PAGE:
Following the affirmance, Petitioner received a letter from his attorney, Robert Trambley ("Trambley"). (Doc. 15 at 2.) Trambley had represented Petitioner at the second trial and on the direct appeal that followed. ( Id. n.2.) The letter indicated that the trial transcript, pretrial conference transcript, and the Superior Court's opinion were enclosed. ( Id. ) Trambley further advised Petitioner that he had not and did not intend to file a Petition for Allowance of Appeal to the Supreme Court of Pennsylvania, that Riley could hire an attorney or proceed on his own, and that Riley should contact him if he needed additional documents or had any questions. ( Id. ) Petitioner did not file a direct appeal or any petition for post-conviction relief in Pennsylvania state court. (Doc. 15 at 2-3.) He states that he specifically directed Trambley to submit via his direct appeal and allowance of appeal Petitioner's claim that the trial court erred in permitting Petitioner's wife to testify against him at trial in violation of 42 Pa. C.S. § 5913(4). (Doc. 12 at 5.) Petitioner asserts that the failure to raise this claim resulted in the claim not being exhausted: "Petitioner could not have presented this specific claim via his first timely filed writ of habeas corpus petition due to the fact that this claim would not have mustered the federal exhaustion and procedural default requirements." (Doc. 12 at 6.)

On June 30, 2000, Petitioner filed a federal habeas corpus petition in this Court. (Doc. 1.) On August 1, 2000, pursuant to the Third Circuit's mandate in Mason v. Meyers, 208 F.3d 414 (3d Cir. 2000), Magistrate Judge J. Andrew Smyser put Petitioner on notice of the consequences of filing a federal habeas corpus petition and the procedural requirements that he must satisfy under the relevant habeas corpus statutes. (Doc. 5; Doc. 15 at 3.) Petitioner was also given the option of either proceeding on his original petition, as filed, or withdrawing the petition and filing an all-inclusive, comprehensive one within one year of the AEDPA statutorily prescribed period, 28 U.S.C. § 2244(d). ( Id. )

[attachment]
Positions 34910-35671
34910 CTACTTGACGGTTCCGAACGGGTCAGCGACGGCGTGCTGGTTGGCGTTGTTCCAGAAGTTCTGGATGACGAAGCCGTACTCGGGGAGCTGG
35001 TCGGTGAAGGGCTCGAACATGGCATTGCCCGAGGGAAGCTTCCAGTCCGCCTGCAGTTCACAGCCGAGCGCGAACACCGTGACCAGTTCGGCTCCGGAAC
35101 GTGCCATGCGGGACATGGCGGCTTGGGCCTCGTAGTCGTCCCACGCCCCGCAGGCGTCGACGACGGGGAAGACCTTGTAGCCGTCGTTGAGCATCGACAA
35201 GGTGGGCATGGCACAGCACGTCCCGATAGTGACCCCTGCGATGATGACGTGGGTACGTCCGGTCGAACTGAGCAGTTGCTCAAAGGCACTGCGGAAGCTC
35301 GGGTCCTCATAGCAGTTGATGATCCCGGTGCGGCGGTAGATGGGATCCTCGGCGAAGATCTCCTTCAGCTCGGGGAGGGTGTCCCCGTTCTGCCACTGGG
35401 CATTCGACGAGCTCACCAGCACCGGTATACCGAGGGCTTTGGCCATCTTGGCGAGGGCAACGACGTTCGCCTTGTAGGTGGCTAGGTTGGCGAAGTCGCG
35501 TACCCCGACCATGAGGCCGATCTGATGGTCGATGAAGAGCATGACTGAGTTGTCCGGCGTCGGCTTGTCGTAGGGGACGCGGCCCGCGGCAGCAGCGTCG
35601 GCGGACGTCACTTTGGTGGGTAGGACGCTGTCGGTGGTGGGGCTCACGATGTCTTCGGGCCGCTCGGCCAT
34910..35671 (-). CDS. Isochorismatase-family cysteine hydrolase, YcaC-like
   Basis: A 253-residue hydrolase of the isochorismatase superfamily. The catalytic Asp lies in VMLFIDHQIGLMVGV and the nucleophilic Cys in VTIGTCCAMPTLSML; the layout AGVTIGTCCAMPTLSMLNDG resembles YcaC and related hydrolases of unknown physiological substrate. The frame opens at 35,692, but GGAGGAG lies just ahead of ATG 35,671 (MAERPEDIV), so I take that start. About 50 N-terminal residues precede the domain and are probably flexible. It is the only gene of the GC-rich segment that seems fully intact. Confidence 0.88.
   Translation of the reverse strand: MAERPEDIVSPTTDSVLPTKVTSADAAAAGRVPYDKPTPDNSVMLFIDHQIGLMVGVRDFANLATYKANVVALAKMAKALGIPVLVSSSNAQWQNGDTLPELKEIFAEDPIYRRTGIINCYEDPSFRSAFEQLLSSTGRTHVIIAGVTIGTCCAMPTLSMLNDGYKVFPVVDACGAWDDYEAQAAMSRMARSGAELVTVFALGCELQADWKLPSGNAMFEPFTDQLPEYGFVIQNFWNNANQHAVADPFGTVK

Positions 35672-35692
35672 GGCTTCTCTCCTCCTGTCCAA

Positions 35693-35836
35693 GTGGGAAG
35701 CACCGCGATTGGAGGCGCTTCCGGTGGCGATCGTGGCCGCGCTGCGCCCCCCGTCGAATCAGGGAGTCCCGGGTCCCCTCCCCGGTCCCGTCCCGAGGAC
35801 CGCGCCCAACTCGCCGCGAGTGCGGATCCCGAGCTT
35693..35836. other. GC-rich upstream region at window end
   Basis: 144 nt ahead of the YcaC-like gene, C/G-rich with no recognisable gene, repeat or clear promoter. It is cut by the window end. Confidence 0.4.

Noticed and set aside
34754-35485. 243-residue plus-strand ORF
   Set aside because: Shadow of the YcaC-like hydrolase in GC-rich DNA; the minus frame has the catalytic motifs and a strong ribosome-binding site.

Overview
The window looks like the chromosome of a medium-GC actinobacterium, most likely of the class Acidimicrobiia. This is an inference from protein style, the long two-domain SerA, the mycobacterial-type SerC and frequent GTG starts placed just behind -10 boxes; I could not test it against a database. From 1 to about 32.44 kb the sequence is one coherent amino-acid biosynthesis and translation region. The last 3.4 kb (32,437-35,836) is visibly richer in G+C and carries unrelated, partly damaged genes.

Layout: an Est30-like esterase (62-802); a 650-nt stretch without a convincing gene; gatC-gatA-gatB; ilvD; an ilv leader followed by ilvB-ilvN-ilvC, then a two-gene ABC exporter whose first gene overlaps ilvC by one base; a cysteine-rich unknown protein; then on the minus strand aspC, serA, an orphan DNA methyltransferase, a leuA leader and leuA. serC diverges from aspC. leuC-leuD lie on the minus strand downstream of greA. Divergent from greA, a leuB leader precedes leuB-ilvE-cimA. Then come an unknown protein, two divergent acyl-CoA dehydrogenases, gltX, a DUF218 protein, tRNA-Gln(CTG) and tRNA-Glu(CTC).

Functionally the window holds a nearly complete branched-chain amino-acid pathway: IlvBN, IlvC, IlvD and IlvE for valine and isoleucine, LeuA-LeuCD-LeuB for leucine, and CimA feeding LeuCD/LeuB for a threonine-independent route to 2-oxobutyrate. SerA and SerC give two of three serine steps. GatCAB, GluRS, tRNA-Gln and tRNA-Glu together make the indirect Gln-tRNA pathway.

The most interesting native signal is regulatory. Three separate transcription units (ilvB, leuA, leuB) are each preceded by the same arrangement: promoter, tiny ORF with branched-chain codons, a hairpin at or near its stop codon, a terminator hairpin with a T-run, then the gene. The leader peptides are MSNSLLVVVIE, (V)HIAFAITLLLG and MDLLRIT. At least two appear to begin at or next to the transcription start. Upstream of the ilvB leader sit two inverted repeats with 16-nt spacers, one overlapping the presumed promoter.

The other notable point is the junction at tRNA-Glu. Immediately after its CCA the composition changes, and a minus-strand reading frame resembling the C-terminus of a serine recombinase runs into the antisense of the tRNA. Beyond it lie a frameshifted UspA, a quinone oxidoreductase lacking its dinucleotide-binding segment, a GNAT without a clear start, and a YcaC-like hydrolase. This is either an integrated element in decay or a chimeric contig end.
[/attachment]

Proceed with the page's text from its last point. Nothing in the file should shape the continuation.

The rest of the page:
On August 11, 2000, Petitioner filed a response to the Order which states in relevant part "if these Honorable Courts don't appoint counsel as set forth above, then it would be petitioner's desire to withdraw his writ of habeas corpus at this time and return to the state to seek his state records within confines of his legal options, then returning to this court at a latter date.'" (Doc. 8 at 2 (quoting Doc. 6).) Petitioner also stated that he would want his petition ruled upon if the Court did not appoint counsel. ( Id. ) By Report and Recommendation of August 28, 2000, Magistrate Judge Smyser recommended that the petition be deemed withdrawn and the case file be closed. (Doc. 7.) Petitioner did not file objections to the Report and Recommendation. Agreeing with the Magistrate Judge that there was no basis upon which to appoint counsel, the Court determined that Petitioner desired to withdraw his original § 2254 petition and, by Order of September 22, 2000, deemed the petition withdrawn. (Doc. 8 at 3.) Petitioner did not seek timely reconsideration of the closing Order or appeal the Court's decision.